Fitness gets retail back in shape

Low-priced gym models, like the Vasa Fitness at the Summer Valley Shopping Center in Aurora (pictured above), are growing in popularity, accounting for hundreds of retail move-ins within the last 10 years as landlords are attracted to the recession-proof nature of these low-cost membership models.

Taylor Coyne
Research manager, U.S. Retail, JLL

It seems that everyone still is trying to find the next big thing for retail. Some landlords focus on assembling food halls, others look at a range of entertainment concepts from virtual reality to axe-throwing. What if the answer to retail’s recent sluggishness is a trip to the gym? According to our recent research of over 6,000 fitness tenant move-ins, we’ve identified that this trend, and this larger cultural shift to a focus on wellness and healthier lifestyles, may be what retail needs to get back into shape.

Since 2010, the number of fitness move-ins in retail locations has grown by 23.5%. This is a trend that will continue: it’s expected that the number of fitness locations will increase 8.7% to 120,700 locations by 2024, according to IBIS World.

These numbers translate into very real benefits for shopping center landlords as 47% of consumers indicated that they are motivated to visit a shopping center if it has a fitness or wellness tenant. Fitness consumers also tend to be higher earners with an average household income of $80,300. This means that savvy landlords can leverage their tenant mix to take advantage of cotenant synergies by placing wellness-focused retail tenants near their fitness center tenants.

The number of fitness locations increased 23.5% from 2010 to 2019 nationwide. Courtesy IBISWorld

As the number of fitness locations have grown over the last decade, so have the types of fitness offerings. In our research, we decided to break fitness concepts into seven different groupings: traditional, high-intensity interval training, spinning, dance, personal training, combat fitness, and Pilates and yoga. We found that specialized boutique studio concepts, often focused around a single workout activity, on average are growing six times faster than traditional gyms. HIIT, Pilates and yoga, and combat sports concepts all accounted for a higher portion of move-ins since 2013. Pilates and yoga was the category that saw the largest bump with more than double the number of openings from 2013 to 2019. This was helped by millennials who favor the social aspects of these boutique concepts.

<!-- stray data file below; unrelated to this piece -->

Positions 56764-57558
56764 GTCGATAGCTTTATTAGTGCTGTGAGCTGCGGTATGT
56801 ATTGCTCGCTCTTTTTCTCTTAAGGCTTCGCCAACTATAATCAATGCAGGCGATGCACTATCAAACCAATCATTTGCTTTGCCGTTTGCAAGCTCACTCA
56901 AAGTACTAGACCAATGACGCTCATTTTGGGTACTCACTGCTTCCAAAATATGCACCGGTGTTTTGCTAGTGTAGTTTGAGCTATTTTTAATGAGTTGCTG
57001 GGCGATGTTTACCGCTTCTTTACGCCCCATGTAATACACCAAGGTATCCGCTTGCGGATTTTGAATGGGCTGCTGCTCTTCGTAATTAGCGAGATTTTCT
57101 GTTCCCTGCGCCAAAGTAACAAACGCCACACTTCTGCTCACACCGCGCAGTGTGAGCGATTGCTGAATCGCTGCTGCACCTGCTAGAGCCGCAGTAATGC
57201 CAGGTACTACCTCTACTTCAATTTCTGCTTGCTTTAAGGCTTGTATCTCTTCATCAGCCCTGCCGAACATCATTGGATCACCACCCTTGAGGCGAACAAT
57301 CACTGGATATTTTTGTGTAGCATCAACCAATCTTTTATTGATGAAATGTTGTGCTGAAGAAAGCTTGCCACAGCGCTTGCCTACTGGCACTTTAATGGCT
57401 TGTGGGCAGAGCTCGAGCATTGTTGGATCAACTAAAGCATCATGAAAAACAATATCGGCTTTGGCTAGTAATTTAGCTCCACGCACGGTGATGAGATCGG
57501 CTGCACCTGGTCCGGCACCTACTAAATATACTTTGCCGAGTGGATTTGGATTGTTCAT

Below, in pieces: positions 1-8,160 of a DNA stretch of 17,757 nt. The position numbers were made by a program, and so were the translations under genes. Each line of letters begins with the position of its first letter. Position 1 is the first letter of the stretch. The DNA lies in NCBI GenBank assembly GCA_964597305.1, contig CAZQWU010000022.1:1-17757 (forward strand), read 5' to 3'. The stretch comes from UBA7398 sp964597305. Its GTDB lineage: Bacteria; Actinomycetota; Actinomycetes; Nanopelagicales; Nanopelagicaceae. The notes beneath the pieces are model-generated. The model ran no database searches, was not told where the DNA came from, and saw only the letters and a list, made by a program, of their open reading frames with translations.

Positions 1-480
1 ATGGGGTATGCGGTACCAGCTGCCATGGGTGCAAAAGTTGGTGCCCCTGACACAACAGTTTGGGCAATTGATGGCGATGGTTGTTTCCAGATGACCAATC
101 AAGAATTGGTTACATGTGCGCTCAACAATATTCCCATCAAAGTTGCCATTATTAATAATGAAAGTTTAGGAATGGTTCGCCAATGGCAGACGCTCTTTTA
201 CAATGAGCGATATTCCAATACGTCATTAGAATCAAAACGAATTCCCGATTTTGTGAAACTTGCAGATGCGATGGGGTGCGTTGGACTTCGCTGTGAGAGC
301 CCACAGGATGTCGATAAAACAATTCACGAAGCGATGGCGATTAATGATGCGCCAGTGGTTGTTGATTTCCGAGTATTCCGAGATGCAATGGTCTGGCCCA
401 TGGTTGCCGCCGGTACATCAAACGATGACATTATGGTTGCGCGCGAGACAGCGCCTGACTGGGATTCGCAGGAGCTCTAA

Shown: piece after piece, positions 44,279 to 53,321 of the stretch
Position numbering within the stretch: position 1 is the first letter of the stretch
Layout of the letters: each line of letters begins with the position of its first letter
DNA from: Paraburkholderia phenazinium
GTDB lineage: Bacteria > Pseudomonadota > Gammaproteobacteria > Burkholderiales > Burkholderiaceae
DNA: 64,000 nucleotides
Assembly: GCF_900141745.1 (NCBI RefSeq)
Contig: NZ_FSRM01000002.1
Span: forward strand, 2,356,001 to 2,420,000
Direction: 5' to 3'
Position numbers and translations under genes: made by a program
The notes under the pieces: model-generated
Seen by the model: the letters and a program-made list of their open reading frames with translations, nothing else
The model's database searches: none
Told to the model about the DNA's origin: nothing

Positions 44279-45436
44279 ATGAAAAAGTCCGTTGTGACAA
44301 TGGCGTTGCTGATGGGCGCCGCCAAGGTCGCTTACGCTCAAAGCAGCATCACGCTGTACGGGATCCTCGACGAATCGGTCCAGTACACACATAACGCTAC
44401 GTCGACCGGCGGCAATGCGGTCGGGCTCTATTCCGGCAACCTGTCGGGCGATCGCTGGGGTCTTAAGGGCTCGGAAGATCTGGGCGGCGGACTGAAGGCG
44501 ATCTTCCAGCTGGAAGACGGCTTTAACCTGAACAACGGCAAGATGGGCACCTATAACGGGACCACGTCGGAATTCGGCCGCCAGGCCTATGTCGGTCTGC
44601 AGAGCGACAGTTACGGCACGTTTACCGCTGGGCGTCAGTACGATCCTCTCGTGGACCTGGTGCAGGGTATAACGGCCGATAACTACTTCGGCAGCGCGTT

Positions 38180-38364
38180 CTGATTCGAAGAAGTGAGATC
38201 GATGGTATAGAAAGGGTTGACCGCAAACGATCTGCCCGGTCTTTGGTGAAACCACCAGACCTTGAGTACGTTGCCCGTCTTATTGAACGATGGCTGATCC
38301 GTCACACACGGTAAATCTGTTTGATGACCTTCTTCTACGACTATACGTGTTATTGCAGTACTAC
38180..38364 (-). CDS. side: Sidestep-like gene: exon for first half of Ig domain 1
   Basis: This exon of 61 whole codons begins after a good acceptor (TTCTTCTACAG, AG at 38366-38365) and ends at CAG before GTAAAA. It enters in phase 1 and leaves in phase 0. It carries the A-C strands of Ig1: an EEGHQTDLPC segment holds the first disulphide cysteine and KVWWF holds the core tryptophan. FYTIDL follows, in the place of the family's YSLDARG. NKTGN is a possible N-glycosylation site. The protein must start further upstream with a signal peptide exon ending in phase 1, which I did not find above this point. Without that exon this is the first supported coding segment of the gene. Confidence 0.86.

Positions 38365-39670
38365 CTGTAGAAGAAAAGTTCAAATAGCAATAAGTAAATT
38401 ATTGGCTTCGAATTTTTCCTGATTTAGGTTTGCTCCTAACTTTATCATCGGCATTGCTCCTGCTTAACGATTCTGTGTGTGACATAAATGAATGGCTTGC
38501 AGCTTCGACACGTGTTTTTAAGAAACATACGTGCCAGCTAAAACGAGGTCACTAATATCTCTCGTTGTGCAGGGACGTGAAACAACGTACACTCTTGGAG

Lower-price gym models also have been growing in popularity, accounting for hundreds of the move-ins within the last 10 years. Planet Fitness is leading the charge, opening 600 locations since 2013 with another 250 planned for the next year. Similar budget-priced options like Crunch and YouFit also have contributed to this rapid growth as landlords are attracted to the recession-proof nature of these low-cost membership models.

There also has been a shift in the types of retail properties fitness concepts are moving into. While neighborhood centers always have been a popular choice, now that subtype accounts for even more move-ins at 41.8% (compared to 34.5% six years ago). Neighborhood centers often are anchored by a supermarket, which makes it an ideal location in terms of convenience: work out and then walk next door to buy groceries and other essentials. Traditional gyms accounted for roughly one quarter (25.6%) of the move-ins to neighborhood centers in 2018, with personal training being the second-biggest category – accounting for 23.1% of all move-ins. While mall move-ins by fitness tenants accounts for a small portion of overall mall move-ins, the number of fitness locations within malls is growing rapidly – nearly tripling from 2013 to 2018.

Source: CoStar, JLL Research

All signs suggest that growth in the number of fitness locations and the focus on healthy lifestyles is not just another hot trend, as the sector has grown significantly over the past decade with signs of continued growth ahead. While the growth of at-home workout machines will have some impact on the sector, certain barriers to entry like cost and lack of space, make these options untenable to most gym goers. We believe that fitness centers will drive retail synergies, play a major role in the growing number of mixed-use retail concepts, and continue the overall trend of healthy living currently being supported by millennials and boomers alike.

Featured in CREJ’s November 2019 Retail Properties Quarterly

Edited by the Colorado Real Estate Journal staff.